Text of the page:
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It’s a trap! If you’re going to learn how to escape the log management total cost of ownership (TCO) trap, the first place to start is understanding what the cost factors are and how they are interrelated. Then, understand what the traps are and how you can avoid them. Follow along to learn more.
The cost factors – which are people costs, hardware and storage costs, and licensing costs – have remained relatively constant, but we’re seeing a shift in how they balance each other out as companies generate higher volumes of machine data (logs and metrics) and look to the cloud to address performance and shift to OpEx spend. What I mean by that is companies can try to reduce one of the factors, but the other two factors may increase alongside it. For example, if you use an open source enterprise log management tool, you’ll certainly spend less on licensing, but people costs may go up. If you move to the cloud your hardware spend will decrease, but licensing costs will increase since they incorporate those hardware costs; there’s also the potential for even higher costs in an OpEx model where data retention can be costly. In general, as the economy grows, so too will costs for talent and licensing.
Some businesses today try to skirt the cost factors, but in a world where machine data and business data must intersect to deliver context and insights, this is difficult to do and is what we’d call a band-aid fix. Some enterprise logging platforms will store less data in an effort to reduce OpEx costs on behalf of users, such as storing just summaries of six months’ worth of data. This method may cut costs, but it’s insufficient and doesn’t let you search all of your historical data; this is particularly notable if you have a data breach and need all your machine data to carry out an investigation. Other platforms in an effort to reduce costs might store data in Amazon S3 or another cold data storage service, but this significantly cuts performance when you inevitably need to search your data quickly.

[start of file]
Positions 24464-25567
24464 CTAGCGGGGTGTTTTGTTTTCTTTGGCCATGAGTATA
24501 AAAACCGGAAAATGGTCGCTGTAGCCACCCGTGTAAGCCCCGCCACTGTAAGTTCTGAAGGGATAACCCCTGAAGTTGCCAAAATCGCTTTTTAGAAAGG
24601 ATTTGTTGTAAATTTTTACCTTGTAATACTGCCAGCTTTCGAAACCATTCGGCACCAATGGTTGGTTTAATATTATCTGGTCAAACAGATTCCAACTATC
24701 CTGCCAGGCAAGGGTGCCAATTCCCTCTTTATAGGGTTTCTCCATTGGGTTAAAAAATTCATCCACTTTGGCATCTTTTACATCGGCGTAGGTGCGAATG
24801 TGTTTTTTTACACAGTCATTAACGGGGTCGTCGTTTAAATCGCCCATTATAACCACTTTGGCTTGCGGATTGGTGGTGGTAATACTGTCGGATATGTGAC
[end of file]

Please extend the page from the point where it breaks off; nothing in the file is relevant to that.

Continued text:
There are two main traps companies fall into when they approach data management:
With these two TCO traps in mind, how can you circumvent them? What are the best practices?
Cloud is here to stay, so be wary of solutions created for on-premises applications – for a cloud business, this means you may pay for the data management costs of forklifting an enterprise on-prem solution into the cloud. Having a log management solution that’s truly cloud-native with clear licensing and highly efficient usage of hardware and storage means you’ll realize the lower expenditures you’ve always needed in order to collect and analyze all your data and turn it into action with the insights you need.
By Chris O'Brien
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